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Can sexual positions decide a baby's gender?
I hope you are safe and well. When my wife and I were trying to fall pregnant, friends would often tell us about things we could do to have a girl or boy. ‘Have sex two to four days before ovulation’ they would say if you want a girl or ‘eat highly alkaline foods or doggie-style to conceive a boy’. Where did these claims come from? Is there any science behind them? We asked fertility experts to give us the facts.
How is a baby's sex determined?
In humans, males have XY chromosomes whilst females have XX chromosomes. Dr Pini, a researcher at the Colorado Centre for Reproductive Medicine, explains how these different combinations are made during fertilisation: "Eggs always carry an X chromosome, so an X sperm will create a female (XX) and a Y sperm will create a male (XY). " Men produce roughly 50% X sperm and 50% Y sperm, so the chance of getting a boy or a girl are generally the same.
What are the claims out there?
There is a whole range of advice online on how to selectively conceive a boy or a girl. One of the most common is eating particular foods in order to promote a certain environment in the body (alkaline for boys, acidic for girls). Another widely spread claim is that the timing of intercourse in relation to ovulation is important. However there are many more obscure pieces of advice, covering areas such as sexual positions, temperatures and clothing. Are they true?
Any evidence that positions and timing of sex decide baby’s gender?
Advice regarding timing of intercourse and sexual positions are sometimes referred to as the 'Shettles Theory', named after a physician who wrote a book in 1971 detailing how to choose the sex of your baby. This was based on observations he made using microscopes that Y sperm are faster but more fragile than X sperm. These physical differences between X and Y sperm have since been refuted using more advanced technologies.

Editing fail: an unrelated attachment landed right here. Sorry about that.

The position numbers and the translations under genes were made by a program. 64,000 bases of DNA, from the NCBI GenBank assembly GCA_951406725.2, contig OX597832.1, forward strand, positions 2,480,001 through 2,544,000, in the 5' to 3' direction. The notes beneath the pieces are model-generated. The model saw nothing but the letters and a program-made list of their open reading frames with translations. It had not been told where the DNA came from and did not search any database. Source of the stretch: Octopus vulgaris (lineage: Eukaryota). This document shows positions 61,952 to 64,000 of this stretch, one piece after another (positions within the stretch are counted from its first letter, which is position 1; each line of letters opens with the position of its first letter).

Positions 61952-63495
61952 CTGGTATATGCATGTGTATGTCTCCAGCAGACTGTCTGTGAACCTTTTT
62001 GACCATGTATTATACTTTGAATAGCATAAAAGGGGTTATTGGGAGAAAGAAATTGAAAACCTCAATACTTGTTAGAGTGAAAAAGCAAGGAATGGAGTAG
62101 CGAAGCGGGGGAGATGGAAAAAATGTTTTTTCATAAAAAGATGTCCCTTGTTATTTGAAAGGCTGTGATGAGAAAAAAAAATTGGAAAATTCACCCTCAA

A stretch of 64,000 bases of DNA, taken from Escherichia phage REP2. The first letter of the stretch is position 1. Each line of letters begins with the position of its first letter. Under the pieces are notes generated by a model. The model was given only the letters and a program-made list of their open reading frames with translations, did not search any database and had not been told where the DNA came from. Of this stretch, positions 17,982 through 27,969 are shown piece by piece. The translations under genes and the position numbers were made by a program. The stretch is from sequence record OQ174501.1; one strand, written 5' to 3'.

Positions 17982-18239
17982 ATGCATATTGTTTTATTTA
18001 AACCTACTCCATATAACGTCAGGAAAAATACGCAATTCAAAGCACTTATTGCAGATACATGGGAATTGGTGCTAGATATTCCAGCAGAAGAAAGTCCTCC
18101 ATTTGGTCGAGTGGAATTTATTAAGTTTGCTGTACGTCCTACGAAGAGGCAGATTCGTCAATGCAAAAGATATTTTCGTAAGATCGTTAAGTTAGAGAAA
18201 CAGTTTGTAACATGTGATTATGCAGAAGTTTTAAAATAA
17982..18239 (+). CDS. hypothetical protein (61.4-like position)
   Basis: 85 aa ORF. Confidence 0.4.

Studies outside of the lab, in which data was collected from pregnant women, have found mixed results. For example, one study collected urine samples from 221 women to carefully track their ovulation cycle and found that the timing of intercourse in relation to ovulation had no effect on the sex of the baby. Another study included over 3000 women but made a rough approximation of their cycles and found that there was a correlation. So far, pitfalls in study designs and conflicting conclusions means that there is no support for Shettles' claims.
What about certain foods?
Similarly, studies on the effect of mother’s diet on the baby's sex have also gained a lot of public interest but have not delivered clear conclusions. For example, one study asked 740 pregnant women what they had eaten the year before conception and during pregnancy. They found a correlation between eating larger breakfasts, particularly of cereals, the year before conception and having a boy. As so much information was collected on the mothers (not only diet, but health conditions, educational levels, medical history, etc.), it is likely that this one correlation occurred purely by chance. This, and other pitfalls, have meant that the results of this study do not solidly support natural sex selection methods.
As Professor Seidel, an expert in Developmental Biology, summaries: "There is no credible scientific evidence that having sex at different times of the cycle or that the acidic or alkaline environment of the reproductive tract have any significant effect on the sex of babies. There are hints that the sex may be skewed 2 or 3 percentage points by these practices, but such small differences are difficult to prove conclusively and are of essentially of no practical value."
Despite the range of claims that altering diet or timing and positions of intercourse can influence the sex of a baby, there is no scientific data to support them.
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